Recently, the thesis that experience is fundamentally a matter of representing the world as being a certain way has been questioned by austere relationalists. I defend this thesis by developing a view of perceptual content that avoids their objections. I will argue that on a relational understanding of perceptual content, the fundamental insights of austere relationalism do not compete with perceptual experience being representational. As it will show that most objections to the thesis that experience has content apply only to (...)
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  • Motivation in Agents.Christian Miller - 2008 - Noûs 42 (2):222–266.
    The Humean theory of motivation remains the default position in much of the contemporary literature in meta-ethics, moral psychology, and action theory. Yet despite its widespread support, the theory is implausible as a view about what motivates agents to act. More specifically, my reasons for dissatisfaction with the Humean theory stem from its incompatibility with what I take to be a compelling model of the role of motivating reasons in first-person practical deliberation and third-person action explanations. So after first introducing (...)
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  • Does Propositional Seeing Entail Propositional Knowledge?Craig French - 2012 - Theoria 78 (2):115-127.
    In a 2010 article Turri puts forward some powerful considerations which suggest that Williamson's view of knowledge as the most general factive mental state is false. Turri claims that this view is false since it is false that if S sees that p, then S knows that p. Turri argues that there are cases in which (A) S sees that p but (B) S does not know that p. In response I offer linguistic evidence to suppose that in propositional contexts (...)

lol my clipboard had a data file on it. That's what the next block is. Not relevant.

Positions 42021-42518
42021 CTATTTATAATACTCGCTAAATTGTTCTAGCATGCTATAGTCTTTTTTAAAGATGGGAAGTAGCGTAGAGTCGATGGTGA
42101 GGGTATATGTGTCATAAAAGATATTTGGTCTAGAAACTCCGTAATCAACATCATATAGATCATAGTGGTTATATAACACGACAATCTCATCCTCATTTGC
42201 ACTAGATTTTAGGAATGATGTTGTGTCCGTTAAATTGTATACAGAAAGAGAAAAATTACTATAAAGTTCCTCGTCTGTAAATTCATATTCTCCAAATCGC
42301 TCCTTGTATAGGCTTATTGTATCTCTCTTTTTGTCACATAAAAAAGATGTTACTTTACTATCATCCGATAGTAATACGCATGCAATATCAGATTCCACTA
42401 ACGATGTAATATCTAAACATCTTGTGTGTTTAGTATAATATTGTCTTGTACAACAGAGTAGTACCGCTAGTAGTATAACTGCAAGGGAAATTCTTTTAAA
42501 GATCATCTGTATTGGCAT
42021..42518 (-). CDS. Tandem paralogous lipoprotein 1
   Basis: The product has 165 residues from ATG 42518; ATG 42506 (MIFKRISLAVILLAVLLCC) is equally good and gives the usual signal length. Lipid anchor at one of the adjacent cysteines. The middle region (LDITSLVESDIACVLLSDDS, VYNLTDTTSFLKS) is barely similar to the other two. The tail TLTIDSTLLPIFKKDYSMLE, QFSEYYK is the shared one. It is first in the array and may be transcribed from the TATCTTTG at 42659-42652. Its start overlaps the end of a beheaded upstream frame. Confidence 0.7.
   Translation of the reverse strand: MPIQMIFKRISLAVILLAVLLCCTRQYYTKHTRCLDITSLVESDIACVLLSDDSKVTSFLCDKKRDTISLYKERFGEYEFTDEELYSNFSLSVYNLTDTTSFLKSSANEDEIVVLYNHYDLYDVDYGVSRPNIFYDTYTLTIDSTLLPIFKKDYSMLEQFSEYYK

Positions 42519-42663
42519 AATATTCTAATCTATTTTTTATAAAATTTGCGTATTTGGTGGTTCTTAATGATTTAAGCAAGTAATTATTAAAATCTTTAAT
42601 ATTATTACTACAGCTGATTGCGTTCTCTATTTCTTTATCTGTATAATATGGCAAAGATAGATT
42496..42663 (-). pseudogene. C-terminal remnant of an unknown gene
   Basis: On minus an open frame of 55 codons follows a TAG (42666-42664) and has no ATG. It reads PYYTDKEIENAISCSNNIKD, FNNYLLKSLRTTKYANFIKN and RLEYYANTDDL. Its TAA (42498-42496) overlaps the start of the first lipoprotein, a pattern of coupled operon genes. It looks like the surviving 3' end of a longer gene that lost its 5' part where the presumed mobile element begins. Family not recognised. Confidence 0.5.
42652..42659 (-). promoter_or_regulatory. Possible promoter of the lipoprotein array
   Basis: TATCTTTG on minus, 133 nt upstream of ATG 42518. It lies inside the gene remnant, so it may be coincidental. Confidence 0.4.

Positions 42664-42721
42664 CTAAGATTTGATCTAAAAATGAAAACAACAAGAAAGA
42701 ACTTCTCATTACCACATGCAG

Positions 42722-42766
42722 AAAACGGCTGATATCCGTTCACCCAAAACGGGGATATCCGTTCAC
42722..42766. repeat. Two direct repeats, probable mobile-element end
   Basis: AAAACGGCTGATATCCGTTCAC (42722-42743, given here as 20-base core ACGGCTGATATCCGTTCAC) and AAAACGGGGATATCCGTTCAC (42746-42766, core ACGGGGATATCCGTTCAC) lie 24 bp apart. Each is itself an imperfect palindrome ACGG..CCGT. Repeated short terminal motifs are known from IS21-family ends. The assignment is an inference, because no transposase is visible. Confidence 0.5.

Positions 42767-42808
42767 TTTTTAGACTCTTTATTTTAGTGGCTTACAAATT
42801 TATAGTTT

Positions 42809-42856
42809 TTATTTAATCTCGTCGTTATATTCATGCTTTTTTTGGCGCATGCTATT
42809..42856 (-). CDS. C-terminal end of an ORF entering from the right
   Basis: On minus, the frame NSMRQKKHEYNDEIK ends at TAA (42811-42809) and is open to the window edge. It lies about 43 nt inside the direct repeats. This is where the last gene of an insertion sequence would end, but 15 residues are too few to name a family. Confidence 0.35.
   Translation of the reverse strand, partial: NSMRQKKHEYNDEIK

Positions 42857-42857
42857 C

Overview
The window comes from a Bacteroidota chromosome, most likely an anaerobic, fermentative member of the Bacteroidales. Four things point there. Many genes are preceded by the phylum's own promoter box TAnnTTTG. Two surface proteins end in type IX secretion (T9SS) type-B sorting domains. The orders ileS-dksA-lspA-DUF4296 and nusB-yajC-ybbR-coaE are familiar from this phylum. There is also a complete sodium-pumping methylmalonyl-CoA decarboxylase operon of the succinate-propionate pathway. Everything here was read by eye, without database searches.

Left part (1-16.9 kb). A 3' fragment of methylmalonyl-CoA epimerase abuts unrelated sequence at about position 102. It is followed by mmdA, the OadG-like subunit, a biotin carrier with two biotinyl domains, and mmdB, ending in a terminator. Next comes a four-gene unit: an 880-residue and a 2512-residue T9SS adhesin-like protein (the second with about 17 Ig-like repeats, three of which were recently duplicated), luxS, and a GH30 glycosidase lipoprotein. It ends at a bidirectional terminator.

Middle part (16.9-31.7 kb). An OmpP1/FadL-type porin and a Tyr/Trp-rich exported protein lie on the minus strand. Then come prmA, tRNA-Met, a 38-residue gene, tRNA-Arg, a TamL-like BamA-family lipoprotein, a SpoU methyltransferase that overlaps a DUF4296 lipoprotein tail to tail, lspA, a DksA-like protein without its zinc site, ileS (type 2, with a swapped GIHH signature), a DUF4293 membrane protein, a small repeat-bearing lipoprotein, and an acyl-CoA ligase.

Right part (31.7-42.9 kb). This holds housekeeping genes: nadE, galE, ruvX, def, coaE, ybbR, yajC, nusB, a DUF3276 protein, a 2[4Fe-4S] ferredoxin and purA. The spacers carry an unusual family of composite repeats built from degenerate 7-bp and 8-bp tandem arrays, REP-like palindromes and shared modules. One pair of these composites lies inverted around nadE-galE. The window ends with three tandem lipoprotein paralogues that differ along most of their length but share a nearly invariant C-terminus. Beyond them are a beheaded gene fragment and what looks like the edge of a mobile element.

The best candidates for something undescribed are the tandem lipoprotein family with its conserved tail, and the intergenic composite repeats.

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  • Evidentialist Reliabilism.Juan Comesaña - 2010 - Noûs 44 (4):571-600.
    I argue for a theory that combines elements of reliabilism and evidentialism.
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  • Knowledge, Cognitive Achievement, and Environmental Luck.Benjamin Jarvis - 2013 - Pacific Philosophical Quarterly 94 (4):529-551.
    This article defends the view that knowledge is type-identical to cognitive achievement. I argue, pace Duncan Pritchard, that not only knowledge, but also cognitive achievement is incompatible with environmental luck. I show that the performance of cognitive abilities in environmental luck cases does not distinguish them from non-abilities per se. For this reason, although the cognitive abilities of the subject are exercised in environmental luck cases, they are not manifested in any relevant sense. I conclude by showing that this explanation (...)
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  • Having the World in View: Essays on Kant, Hegel, and Sellars.John Henry McDowell - 2009 - Harvard University Press.
    In this new book, John McDowell builds on his much discussed Mind and World—one of the most highly regarded books in contemporary philosophy.
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  • Without Justification.Jonathan Sutton - 2007 - MIT Press.